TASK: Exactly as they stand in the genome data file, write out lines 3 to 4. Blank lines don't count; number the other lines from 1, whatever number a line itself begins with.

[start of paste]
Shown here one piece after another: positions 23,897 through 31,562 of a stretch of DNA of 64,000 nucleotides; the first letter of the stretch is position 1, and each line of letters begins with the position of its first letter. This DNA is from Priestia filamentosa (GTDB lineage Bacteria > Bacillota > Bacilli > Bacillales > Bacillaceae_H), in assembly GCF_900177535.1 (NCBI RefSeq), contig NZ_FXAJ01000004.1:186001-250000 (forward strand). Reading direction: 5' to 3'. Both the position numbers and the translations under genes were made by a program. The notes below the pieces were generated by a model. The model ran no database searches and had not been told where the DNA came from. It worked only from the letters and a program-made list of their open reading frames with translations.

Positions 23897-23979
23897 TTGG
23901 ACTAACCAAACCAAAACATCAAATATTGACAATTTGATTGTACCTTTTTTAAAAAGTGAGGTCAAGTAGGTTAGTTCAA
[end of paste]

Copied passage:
23897 TTGG
23901 ACTAACCAAACCAAAACATCAAATATTGACAATTTGATTGTACCTTTTTTAAAAAGTGAGGTCAAGTAGGTTAGTTCAA